without any appearance of discomfort, even when his attorney 
 
            suggested to him that he might want to stand.  There is 
 
            further evidence in the record as shown in exhibits 29 and A 
 
            of claimant being engaged in activities such as mowing a 
 
            lawn, pushing a lawn mower, handling a ladder, and other 
 
            activities which are absolutely irreconcilable with the 
 
            level of disability the claimant purports to have.
 
            
 
                 It is found that the assessment of this case as made by 
 
            Drs. Roach and Weinstein is correct.  The injury of May 19, 
 
            1989 was not a particularly serious one and should not have 
 
            produced any appreciable increase in the claimant's level of 
 
            disability.  The claimant's present status of being 
 

 
            
 
            Page   6
 
            
 
            
 
            
 
            
 
            unemployed and appearing to be severely disabled is found to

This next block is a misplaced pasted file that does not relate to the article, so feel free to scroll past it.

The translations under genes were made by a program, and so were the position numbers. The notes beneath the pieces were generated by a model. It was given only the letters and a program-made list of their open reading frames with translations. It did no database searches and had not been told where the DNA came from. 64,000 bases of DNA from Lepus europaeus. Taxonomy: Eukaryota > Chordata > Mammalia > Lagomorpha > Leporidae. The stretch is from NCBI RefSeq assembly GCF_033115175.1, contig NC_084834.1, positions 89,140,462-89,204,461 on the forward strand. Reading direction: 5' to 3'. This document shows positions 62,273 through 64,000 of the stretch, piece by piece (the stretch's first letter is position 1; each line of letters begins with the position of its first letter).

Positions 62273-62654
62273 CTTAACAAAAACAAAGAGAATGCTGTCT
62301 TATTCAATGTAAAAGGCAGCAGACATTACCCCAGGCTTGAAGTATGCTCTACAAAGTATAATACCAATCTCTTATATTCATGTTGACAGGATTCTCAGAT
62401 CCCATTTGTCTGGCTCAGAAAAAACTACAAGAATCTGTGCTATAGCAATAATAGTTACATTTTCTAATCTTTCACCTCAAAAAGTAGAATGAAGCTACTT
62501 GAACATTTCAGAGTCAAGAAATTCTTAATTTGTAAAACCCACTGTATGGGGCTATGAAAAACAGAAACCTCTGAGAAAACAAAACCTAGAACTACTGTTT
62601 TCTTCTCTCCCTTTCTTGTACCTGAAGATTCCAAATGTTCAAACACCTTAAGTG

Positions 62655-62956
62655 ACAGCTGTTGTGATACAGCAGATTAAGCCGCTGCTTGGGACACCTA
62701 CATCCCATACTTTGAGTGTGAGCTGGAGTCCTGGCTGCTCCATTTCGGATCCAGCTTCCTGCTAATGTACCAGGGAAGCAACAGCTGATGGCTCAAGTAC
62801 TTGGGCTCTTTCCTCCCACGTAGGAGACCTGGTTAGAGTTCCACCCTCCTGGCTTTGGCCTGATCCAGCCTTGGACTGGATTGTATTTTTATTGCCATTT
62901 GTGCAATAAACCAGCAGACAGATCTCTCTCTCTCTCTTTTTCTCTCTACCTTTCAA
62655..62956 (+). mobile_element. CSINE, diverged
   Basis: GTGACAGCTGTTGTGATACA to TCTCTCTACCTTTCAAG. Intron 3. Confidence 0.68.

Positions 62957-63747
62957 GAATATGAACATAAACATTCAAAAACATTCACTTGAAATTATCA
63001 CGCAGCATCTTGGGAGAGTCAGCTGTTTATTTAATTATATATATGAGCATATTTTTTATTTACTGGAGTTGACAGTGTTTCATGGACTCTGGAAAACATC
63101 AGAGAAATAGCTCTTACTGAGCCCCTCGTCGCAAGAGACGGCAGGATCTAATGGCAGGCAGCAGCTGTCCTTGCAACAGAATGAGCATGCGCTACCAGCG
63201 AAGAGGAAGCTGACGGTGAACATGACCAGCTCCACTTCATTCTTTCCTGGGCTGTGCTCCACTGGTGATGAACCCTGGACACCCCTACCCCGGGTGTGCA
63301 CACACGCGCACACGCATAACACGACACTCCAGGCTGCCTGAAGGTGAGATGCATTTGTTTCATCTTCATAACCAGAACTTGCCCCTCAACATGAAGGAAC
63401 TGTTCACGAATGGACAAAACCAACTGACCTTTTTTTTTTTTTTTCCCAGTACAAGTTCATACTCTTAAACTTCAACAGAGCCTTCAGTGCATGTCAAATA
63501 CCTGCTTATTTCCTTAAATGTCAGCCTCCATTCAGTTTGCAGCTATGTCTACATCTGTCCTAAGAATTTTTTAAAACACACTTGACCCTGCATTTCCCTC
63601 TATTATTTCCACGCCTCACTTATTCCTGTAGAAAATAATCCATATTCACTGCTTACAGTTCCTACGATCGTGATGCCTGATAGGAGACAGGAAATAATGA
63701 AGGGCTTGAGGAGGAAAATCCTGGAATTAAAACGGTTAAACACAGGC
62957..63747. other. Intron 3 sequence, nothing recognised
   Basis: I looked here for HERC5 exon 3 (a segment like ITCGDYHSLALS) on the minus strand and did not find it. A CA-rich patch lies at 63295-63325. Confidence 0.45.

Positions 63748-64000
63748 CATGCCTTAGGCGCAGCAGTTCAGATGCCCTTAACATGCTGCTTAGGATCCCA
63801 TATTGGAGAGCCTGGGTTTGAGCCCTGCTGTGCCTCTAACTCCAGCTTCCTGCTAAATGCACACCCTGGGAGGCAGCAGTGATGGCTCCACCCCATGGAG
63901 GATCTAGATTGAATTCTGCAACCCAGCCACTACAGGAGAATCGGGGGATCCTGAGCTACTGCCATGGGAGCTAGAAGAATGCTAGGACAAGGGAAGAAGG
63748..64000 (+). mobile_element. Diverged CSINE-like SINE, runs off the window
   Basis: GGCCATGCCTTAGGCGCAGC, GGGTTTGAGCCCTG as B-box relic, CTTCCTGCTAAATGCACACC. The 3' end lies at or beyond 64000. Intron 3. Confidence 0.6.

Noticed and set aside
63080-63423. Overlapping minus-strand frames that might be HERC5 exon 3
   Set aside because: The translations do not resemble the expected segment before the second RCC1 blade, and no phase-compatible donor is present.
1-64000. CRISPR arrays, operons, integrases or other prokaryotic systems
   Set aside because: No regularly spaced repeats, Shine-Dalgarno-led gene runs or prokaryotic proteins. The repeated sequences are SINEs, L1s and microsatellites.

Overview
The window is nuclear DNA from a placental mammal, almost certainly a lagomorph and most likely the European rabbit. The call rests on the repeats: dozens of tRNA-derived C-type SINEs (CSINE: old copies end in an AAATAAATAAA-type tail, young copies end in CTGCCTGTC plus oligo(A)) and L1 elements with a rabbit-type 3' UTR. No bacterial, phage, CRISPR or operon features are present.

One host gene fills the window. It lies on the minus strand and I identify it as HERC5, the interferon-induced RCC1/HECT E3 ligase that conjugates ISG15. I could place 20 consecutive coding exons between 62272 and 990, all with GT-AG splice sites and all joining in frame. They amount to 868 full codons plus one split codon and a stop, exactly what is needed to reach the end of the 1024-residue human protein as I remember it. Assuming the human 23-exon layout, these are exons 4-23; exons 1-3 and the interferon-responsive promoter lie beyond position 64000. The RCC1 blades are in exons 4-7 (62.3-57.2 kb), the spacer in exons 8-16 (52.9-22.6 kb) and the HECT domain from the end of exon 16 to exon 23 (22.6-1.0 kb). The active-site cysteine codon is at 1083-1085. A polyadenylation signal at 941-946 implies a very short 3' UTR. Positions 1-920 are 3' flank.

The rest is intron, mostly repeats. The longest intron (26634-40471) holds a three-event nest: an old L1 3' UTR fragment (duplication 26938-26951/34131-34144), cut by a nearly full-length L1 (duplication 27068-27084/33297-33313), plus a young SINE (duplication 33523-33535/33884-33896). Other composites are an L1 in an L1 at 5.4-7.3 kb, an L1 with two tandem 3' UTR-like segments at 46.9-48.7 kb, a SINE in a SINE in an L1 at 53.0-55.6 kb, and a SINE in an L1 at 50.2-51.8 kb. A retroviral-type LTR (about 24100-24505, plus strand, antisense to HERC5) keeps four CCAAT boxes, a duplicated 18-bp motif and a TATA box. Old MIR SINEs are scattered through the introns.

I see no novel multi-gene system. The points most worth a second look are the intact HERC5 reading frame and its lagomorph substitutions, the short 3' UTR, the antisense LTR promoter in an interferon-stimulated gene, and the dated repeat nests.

not be physiologically induced.  He voluntarily discontinued 
 
            both the vocational retraining and pain center treatment 
 
            which had been provided to him.  He continues to use 
 
            crutches on a regular basis when the same are not medically 
 
            required.  It would be expected that by the time he was 
 
            examined by Dr. Neiman he would have become aware of the 
 
            fact that Drs. Roach and Weinstein had noted the 
 
            inconsistencies in his physical examination.  All the 
 
            foregoing items render the activity restrictions unreliable 
 
            because they are based upon the claimant's symptoms and 
 
            those symptoms have not been shown to be reliable.  They 
 
            have been characterized by Dr. Roach, quite accurately, as 
 
            being excessive in relation to the objective clinical 
 
            findings.
 
            
 
                 It is found that the claimant was injured in the manner 
 
            he described at hearing but that the level of disability 
 
            which resulted from that injury is greatly exaggerated.  
 
            When deposed, Dr. Roach placed the end of claimant's healing 
 
            period in January of 1990 (Jt. Ex. 27, p. 3).  That 
 
            assessment is found as being correct, as is the assessment